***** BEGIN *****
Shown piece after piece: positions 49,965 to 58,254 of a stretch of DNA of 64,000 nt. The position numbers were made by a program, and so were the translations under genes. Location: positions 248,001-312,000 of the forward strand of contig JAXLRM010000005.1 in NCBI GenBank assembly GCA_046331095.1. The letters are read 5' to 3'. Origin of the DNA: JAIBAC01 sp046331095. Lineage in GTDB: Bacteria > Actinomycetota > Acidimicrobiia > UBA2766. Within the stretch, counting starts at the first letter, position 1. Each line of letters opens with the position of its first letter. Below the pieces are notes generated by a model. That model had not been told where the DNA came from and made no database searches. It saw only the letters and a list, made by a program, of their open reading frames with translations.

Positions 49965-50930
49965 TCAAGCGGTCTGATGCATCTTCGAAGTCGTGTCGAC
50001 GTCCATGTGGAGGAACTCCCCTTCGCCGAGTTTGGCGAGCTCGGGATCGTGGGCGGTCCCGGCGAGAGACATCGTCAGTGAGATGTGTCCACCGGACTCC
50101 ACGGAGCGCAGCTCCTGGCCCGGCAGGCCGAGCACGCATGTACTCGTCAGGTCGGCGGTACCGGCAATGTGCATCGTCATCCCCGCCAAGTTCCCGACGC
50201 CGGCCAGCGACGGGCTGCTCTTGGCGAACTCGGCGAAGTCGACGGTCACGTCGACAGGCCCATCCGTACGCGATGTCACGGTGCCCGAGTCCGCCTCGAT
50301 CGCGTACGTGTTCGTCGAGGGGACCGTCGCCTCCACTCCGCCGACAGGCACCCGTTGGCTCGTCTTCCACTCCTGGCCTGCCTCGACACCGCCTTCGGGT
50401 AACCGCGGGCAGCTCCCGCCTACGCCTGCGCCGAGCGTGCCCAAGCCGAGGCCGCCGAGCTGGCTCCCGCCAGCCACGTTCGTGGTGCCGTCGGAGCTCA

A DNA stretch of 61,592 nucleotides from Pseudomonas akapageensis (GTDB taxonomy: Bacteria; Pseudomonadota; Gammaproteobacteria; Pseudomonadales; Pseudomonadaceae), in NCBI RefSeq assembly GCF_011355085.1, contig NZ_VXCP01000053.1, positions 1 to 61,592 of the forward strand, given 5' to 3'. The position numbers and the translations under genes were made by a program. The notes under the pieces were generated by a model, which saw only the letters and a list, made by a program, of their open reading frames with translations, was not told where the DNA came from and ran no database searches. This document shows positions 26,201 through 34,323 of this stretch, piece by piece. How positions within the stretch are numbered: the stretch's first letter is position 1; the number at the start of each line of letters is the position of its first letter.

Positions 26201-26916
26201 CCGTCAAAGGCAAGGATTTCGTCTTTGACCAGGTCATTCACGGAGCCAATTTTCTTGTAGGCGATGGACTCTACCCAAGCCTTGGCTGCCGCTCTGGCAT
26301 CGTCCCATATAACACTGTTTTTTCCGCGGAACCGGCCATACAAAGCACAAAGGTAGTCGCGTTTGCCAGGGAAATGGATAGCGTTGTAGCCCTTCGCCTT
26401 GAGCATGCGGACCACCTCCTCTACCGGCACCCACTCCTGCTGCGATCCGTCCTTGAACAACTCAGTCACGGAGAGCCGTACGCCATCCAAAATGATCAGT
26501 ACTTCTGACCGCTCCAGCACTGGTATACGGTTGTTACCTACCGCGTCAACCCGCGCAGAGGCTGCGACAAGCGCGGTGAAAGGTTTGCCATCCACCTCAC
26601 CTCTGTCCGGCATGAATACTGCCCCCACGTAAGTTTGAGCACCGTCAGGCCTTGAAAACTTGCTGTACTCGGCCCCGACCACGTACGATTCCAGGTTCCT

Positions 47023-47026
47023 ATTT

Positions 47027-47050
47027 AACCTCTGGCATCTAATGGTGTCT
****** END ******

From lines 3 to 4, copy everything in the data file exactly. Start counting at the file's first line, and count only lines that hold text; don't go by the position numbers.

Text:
49965 TCAAGCGGTCTGATGCATCTTCGAAGTCGTGTCGAC
50001 GTCCATGTGGAGGAACTCCCCTTCGCCGAGTTTGGCGAGCTCGGGATCGTGGGCGGTCCCGGCGAGAGACATCGTCAGTGAGATGTGTCCACCGGACTCC